I feel it was very important for me to share what I was going through with people I trusted as it made me feel less alone. There is more information on the university support available here Continue reading “5 top tips to improve your mental health at uni”

My top tips for starting university when living with disability or long-term medical condition

By Caroline McKenzie

Moving to uni can be lots of change for anybody. When you’re also living with a disability or a medical condition, getting through each day, let alone being able to study can be a challenge.

I’ve just finished my first year studying biochemistry and living and learning with physical disability has often been hard! I thought I’d share a few things that have helped, and so here are my practical top tips for starting university for those living with disability/long term medical condition.

Me on my scooter outside the med school

Get a Support Plan

A Student Support Plan (SSP) looks at all aspects of learning and possible adaptations that you may need, you get these from Student Wellbeing. Meet up with your disability advisor as soon as possible, the sooner you get this in place the sooner adaptions can be made. They will be aware of things you can utilise that perhaps you didn’t realise- for me that included creating a Personal Evacuation Plan (PEP) for when there were fire alarms! Continue reading “My top tips for starting university when living with disability or long-term medical condition”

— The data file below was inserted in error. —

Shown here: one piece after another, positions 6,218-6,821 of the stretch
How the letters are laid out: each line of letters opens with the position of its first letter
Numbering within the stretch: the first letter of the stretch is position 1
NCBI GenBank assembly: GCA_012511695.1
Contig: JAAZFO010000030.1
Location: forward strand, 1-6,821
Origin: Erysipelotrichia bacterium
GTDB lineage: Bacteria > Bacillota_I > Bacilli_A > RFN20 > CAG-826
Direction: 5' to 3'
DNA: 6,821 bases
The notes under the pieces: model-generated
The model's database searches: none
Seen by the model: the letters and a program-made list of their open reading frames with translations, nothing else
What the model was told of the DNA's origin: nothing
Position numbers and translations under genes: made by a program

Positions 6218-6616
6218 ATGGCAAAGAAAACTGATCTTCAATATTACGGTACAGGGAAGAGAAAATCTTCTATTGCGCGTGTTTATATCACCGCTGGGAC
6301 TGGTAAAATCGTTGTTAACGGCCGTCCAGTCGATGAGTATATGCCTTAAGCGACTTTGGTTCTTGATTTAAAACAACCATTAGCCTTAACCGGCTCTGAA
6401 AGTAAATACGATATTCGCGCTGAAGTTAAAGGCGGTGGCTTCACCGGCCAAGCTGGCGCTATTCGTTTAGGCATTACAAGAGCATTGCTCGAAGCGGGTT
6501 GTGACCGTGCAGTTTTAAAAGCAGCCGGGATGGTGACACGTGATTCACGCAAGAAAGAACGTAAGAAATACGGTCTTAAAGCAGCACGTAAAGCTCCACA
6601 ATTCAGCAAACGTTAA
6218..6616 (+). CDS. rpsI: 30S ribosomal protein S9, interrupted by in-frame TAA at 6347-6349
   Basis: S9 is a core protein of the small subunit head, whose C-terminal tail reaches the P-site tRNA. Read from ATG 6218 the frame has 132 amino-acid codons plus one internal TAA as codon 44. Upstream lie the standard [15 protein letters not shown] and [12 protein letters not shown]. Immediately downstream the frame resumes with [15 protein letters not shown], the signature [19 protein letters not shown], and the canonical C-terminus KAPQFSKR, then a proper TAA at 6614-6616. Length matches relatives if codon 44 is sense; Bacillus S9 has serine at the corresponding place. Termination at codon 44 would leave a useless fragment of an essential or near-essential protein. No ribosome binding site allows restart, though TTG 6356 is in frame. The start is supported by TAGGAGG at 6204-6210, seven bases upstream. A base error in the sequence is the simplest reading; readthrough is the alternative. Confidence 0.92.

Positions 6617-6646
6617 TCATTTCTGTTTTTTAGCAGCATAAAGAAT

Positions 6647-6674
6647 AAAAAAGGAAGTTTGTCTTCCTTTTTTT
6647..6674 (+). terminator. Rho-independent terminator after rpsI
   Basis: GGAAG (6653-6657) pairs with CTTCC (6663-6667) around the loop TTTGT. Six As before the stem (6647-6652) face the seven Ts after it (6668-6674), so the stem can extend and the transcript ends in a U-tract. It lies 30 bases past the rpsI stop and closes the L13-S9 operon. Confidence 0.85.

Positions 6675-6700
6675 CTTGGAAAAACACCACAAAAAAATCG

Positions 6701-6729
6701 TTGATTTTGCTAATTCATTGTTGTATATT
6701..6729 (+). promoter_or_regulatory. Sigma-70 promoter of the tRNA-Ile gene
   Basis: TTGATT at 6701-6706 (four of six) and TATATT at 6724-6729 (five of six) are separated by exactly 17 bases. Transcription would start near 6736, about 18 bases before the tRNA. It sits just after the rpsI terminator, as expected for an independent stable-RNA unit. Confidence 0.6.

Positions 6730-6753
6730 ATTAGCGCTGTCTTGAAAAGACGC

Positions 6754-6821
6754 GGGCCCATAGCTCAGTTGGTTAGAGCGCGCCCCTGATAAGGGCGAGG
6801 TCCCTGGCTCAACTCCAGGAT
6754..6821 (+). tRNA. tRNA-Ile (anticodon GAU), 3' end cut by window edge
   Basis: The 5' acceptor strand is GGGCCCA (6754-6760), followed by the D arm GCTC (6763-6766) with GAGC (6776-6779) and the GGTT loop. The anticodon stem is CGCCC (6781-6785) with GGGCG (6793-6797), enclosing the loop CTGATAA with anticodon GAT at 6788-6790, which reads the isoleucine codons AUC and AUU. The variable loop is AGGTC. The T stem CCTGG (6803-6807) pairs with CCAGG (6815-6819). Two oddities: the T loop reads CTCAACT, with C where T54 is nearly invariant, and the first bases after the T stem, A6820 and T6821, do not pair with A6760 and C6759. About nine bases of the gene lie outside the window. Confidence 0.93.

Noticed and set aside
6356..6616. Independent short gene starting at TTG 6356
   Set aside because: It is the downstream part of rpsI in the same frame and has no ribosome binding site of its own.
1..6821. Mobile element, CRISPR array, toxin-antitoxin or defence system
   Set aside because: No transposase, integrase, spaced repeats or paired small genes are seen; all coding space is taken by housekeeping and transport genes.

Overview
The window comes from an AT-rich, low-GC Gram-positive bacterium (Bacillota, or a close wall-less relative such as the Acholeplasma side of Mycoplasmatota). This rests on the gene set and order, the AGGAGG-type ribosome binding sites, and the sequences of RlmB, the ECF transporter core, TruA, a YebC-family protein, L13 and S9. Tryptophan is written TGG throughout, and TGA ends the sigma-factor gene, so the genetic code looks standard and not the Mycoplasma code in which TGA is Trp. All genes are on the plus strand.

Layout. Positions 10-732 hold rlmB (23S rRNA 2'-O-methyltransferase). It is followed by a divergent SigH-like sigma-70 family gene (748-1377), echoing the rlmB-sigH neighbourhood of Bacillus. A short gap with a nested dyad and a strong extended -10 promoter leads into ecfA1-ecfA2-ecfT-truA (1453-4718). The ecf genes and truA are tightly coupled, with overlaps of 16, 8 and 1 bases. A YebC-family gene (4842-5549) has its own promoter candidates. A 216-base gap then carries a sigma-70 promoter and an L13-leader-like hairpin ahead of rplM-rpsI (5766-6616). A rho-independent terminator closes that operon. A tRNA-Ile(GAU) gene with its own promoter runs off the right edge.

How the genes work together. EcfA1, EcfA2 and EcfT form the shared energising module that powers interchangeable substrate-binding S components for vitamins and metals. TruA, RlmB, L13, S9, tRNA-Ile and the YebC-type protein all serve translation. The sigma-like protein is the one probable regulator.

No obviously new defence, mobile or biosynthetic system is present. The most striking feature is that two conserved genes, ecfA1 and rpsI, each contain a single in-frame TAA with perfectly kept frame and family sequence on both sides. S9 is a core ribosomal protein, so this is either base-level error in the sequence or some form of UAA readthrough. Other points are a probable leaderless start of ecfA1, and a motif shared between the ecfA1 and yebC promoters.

Dear International [and UK] Fresher – You CAN do it!

By Simona Jogaudaite (2nd Year Biomed Sciences)

With a flight ticket in my hand, I can still remember being so nervous and so excited at the same time before starting a new chapter of my life – university.  

My big flight to the UK from Lithuania

“How did you handle that?” you may ask. Here’re my answers and top tips you.


You think the British accent is hard to understand? Well, you haven‘t heard the Geordie accent then. I remember it was my first day in Newcastle and my flatmate texted me: “alreet”.  Continue reading “Dear International [and UK] Fresher – You CAN do it!”

BMS3016 TakeOver // Old wives’ tales to cure your cold

persona with a cold drinking hot soup

It’s a BMS3016 Science Communication Takeover! This time, Stage 3 Biomedical Sciences student and  BMS3016 Science Communication module alumnus Willow Hight-Warburton is investigating the truth behind old wives’ tales!

It’s that time of year again – fresher’s flu has descended and we’re all feeling a little under the weather. As a result, I’ve decided to investigate the science behind some of our favourite home remedies.